MOUNDSVILLE, W.Va. – Grave Creek Mound Archaeological Complex in Moundsville will present the lecture “West Virginia Archaeology and the Veterans Curation Project” at 7 p.m., Thursday, March 31. The talk is part of its monthly lecture and film series held in conjunction with the monthly meetings of the Upper Ohio Valley Chapter of the Virginia Archeological Society. The talk is free and open to the public.
Rodney Parker, archaeologist and tribal liaison with the U.S. Army Corps of Engineers, Huntington District, will discuss the Veterans Curation Project, which employs post-9-11 veterans to describe, process, and curate archaeological and historical collections held bythe corps.
Since its establishment in 2009, this unique program has provided temporary employment and training to more than 241 veterans. They learn computer skills, including database and records management, software proficiency, and gain experience in photographing and scanning technologies, which are valuable assets in the workforce. The veterans also are trained to preserve, label, repackage, catalog and record archaeological collections from various projects like excavations that took place before the installation or expansion of various locks and dams along the Ohio River and other waterways. The project provides veterans with job skills, and in turn, they work to preserve the nation’s archaeological heritage.
Grave Creek Mound serves as the repository for the collections of the Corps’ Huntington District. In 2014, the collections were transferred to the Veterans Curation Program’s facility in Alexandria, Va., where they are processed. The program is seeking Operation Enduring Freedom and Operation Iraqi Freedom veterans, veterans with service connected disabilities, and other recently separated veterans to work in its labs in Alexandria, Va., Augusta, Ga., and St. Louis, Mo.
Before coming to Huntington, Parker worked for the Corps’ Little Rock and Vicksburg Districts, and at several cultural resource firms in the Northeast Mid-Atlantic region. He holds a bachelor’s degree in history from Salisbury University and a master’s degree in anthropology from the University of Mississippi. He has presented programs to numerous universities, elementary schools and Boy Scout troops working on merit badges. Parker’s primary areas of interest are African diaspora archaeology and historic preservation law.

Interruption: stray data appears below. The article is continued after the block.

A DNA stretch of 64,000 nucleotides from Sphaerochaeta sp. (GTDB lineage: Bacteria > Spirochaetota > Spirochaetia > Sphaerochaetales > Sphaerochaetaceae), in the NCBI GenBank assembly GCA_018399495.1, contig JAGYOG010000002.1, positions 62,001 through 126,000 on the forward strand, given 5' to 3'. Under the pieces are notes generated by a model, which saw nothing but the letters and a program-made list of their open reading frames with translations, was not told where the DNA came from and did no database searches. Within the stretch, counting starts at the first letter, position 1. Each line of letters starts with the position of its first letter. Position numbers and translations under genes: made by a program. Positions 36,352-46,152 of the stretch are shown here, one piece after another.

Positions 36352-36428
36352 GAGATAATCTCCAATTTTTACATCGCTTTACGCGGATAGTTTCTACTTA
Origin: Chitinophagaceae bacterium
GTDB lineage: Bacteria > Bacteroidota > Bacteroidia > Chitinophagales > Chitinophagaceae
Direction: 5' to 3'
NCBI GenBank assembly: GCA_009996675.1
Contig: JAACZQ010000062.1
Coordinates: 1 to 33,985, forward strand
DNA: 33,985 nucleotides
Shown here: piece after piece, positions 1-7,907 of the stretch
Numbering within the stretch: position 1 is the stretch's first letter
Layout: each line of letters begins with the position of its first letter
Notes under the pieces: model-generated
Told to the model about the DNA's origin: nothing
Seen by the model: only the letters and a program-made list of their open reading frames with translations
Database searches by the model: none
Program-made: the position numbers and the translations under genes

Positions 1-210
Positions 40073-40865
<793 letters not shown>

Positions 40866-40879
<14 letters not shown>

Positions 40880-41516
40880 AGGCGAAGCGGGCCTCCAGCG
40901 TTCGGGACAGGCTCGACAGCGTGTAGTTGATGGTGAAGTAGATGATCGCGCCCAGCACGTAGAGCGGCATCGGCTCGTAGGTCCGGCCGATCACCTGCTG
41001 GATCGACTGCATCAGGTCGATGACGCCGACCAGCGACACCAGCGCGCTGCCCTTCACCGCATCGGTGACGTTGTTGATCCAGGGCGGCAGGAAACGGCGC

For more information about activities and programs at Grave Creek Mound, contact Andrea Keller, cultural program coordinator, at (304) 843-4128 or firstname.lastname@example.org or visit www.facebook.com/gravecreekmound and www.twitter.com/gravecreekmound.
Operated by the West Virginia Division of Culture and History, Grave Creek Mound Archaeological Complex features one of the largest conical burial mounds built by the Adena people between 250 – 150 B.C. and ranks as one of the largest earthen mortuary mounds anywhere in the world. Exhibits and displays in the Delf Norona Museum interpret what is known about the lives of these prehistoric people and the construction of the mound. The complex also houses the West Virginia Archaeological Research and Collections Management Facility.
Admission to Grave Creek Mound Archaeological Complex is free. The Delf Norona Museum, located at 801 Jefferson Avenue, is open from 9 a.m. to 5 p.m. Tuesday through Saturday and closed Sunday and Monday. Outdoor access closes at 4:30 p.m., and may be closed all day during inclement weather.
The West Virginia Division of Culture and History is an agency within the West Virginia Department of Education and the Arts with Kay Goodwin, Cabinet Secretary. The division, led by Commissioner Randall Reid-Smith, brings together the past, present and future through programs and services focusing on archives and history, arts, historic preservation and museums. For more information about the division’s programs, events and sites, visit www.wvculture.org. The Division of Culture and History is an Equal Opportunity/Affirmative Action Employer.